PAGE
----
I frequently hear questions like this: “We just short-sold our home and we have to move. We want to rent to own, or get a lease option to purchase.”
My answer is, no, you really do not want to do this and following are some of the reasons why.
In most cases, the earliest one will be eligible for a new mortgage following the conclusion of a short sale is three years, and it may be as much as four. Some think that FHA will begin to lighten the regulations on purchasing after short sale, but to date, this has not happened. Conventional lenders aren’t allowed to fund a new mortgage for a minimum of five years (up from four last year) following a short sale. I will continue to discuss this topic periodically until the housing finance market opens up to more sensible underwriting standards.
In spite of well intentioned information to the contrary, a short sale, by any other name, is still one’s failure to complete the terms of a contract.
Be very cautious about ‘Lease to Purchase’ or ‘Rent to Own’ offers. Many are frauds, and some, while not outright frauds, may be based on false premises. Check the fraud alerts section of your State Attorney General’s office and do your due diligence via the Better Business Bureau as well as the Bad Business Bureau. Do not sign a lease/purchase or rent to own contract without having your own attorney bless the transaction. Paying a legal fee of a few hundred dollars on the front end can save you thousands on the back end – as well as providing a certain measure of assurance and a great deal of savings on your emotional investment.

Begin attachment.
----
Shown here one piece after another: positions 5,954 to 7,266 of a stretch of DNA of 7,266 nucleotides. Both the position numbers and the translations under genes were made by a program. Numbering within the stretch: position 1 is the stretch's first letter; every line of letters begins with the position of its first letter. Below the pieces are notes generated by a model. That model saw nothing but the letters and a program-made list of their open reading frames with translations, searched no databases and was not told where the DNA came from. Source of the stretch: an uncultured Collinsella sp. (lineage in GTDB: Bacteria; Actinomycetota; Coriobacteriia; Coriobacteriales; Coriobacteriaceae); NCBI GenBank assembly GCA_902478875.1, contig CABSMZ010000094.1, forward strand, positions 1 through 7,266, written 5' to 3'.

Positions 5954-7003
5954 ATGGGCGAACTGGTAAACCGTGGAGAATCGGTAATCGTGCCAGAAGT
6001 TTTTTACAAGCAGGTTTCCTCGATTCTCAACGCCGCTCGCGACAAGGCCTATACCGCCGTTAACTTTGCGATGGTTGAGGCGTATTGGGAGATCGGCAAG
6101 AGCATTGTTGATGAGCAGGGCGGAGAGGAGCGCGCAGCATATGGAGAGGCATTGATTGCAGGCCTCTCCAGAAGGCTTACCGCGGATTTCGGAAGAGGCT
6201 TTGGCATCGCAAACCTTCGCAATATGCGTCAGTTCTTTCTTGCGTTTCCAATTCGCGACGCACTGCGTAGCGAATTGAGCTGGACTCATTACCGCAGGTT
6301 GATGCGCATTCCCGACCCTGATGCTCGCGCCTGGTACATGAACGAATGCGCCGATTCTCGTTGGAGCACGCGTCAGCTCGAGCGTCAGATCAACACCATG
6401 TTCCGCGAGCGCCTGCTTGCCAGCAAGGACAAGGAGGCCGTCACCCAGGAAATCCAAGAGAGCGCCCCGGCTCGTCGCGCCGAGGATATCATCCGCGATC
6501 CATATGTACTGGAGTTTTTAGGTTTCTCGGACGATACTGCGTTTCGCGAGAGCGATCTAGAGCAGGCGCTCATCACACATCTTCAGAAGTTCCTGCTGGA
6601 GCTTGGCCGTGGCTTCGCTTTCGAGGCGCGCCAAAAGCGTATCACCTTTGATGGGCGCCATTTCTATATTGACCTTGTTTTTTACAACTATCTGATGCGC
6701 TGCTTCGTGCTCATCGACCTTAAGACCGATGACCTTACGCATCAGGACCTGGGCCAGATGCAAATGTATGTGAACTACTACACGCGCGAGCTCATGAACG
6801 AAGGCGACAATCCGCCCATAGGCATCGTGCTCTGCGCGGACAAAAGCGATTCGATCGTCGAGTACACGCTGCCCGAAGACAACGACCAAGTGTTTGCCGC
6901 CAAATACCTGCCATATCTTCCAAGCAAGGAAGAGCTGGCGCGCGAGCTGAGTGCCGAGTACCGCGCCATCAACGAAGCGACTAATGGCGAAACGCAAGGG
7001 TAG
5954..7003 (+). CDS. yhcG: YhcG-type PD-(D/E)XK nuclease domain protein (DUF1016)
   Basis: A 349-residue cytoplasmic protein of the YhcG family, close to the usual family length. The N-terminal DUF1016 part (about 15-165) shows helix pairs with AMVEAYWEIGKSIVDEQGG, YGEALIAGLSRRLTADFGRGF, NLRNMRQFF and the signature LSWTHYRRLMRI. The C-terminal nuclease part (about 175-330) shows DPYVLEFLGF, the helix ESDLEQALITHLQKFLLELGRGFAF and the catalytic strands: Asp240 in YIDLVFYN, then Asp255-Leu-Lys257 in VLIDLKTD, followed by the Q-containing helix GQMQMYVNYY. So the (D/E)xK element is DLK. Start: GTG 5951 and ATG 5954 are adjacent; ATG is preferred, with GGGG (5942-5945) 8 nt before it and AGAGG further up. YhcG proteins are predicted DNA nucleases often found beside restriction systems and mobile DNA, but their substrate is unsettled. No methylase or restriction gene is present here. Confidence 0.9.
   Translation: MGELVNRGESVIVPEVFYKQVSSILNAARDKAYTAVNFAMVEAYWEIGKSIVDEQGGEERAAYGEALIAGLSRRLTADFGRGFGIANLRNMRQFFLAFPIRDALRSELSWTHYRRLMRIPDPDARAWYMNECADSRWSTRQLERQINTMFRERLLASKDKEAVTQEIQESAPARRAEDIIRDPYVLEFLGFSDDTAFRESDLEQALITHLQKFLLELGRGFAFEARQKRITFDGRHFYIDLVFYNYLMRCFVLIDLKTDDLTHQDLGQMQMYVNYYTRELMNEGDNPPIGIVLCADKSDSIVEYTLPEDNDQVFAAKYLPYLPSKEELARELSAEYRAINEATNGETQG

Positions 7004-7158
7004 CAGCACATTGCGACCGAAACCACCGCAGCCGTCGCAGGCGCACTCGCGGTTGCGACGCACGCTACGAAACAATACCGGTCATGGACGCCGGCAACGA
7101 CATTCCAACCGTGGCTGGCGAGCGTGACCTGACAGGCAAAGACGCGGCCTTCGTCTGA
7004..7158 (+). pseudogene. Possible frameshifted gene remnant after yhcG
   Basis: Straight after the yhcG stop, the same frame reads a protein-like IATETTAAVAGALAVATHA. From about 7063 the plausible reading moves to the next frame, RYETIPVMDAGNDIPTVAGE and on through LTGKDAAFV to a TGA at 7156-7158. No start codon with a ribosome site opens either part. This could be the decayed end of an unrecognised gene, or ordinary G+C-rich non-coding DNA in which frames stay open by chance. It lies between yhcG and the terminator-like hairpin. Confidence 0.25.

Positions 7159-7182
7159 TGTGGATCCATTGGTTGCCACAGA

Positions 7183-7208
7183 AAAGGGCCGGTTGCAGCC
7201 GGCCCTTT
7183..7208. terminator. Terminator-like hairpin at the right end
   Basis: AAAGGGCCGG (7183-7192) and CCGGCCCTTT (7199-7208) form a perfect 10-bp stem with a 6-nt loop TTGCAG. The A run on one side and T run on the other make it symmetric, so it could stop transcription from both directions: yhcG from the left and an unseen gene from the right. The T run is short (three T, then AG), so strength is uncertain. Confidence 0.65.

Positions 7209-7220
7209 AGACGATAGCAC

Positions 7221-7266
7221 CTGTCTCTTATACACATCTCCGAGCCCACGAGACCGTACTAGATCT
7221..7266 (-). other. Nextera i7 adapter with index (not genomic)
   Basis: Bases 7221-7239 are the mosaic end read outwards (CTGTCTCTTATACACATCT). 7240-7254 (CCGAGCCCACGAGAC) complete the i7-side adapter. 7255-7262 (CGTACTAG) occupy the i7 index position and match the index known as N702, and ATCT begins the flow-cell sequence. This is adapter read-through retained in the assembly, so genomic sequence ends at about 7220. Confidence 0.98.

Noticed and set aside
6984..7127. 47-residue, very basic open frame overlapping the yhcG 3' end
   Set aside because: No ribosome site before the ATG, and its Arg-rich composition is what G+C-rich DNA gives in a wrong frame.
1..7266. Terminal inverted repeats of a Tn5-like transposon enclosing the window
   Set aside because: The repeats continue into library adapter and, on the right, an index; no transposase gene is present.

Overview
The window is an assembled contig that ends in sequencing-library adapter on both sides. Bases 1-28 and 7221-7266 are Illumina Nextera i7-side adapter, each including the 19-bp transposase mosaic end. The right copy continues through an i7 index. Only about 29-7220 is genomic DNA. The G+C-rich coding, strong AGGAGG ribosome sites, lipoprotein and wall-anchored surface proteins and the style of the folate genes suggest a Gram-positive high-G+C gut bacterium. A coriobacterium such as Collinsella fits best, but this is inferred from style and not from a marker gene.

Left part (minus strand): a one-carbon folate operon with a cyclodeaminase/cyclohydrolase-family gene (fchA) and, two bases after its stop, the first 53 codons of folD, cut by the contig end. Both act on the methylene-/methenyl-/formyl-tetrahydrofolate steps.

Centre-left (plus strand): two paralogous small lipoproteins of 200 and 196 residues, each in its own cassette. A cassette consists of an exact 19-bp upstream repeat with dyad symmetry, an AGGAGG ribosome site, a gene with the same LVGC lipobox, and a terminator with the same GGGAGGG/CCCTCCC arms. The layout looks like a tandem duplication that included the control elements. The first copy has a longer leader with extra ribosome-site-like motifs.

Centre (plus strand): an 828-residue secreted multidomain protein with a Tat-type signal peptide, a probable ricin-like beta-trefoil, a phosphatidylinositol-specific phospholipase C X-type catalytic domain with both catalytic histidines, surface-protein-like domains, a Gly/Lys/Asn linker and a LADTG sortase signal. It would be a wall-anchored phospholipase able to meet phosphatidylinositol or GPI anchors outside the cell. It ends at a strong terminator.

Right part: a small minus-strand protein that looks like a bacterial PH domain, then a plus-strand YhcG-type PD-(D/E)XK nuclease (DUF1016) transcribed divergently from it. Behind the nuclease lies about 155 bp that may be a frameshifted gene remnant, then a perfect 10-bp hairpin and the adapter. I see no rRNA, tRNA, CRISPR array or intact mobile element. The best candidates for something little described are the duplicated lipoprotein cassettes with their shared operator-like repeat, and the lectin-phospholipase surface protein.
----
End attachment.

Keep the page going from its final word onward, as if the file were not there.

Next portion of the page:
Cases of inadvertent or initially unintentional fraud are not uncommon. By way of explaining, a client came to me after not one, but two back-to-back lease to own frauds. Emotionally, she felt she had to own a property to assure herself she was a truly worthy person. In both cases, she entered contracts to purchase at a later date, paid her deposits and advance lease payments. In both cases, the landlord or pseudo-seller defaulted on their mortgage payments and in both cases the client was evicted following the foreclosures on her former landlords. The moral of this story is to perform your due diligence. You may wish to hire your trusted local Realtor to look into the public records of the particular property you are thinking of leasing.
Particularly following a short sale or foreclosure, aside from being on a short term hiatus from obtaining your own home loan, it is perfectly fine to be a renter. As stated by one of the most successful Realtors in the USA, Larry Nordine a/k/a The Big Kahuna, “There is a lot to be said for renting.” Finally, keep in mind what Vincent Daniel says: “A home without equity is just a rental with debt.”
As always do not hesitate to write back with comments or questions. I read everything that comes back, even though I don’t always get a chance to respond as quickly as I would like.
Financially Speaking – James Spray, CCMB, CNE – June 25, 2011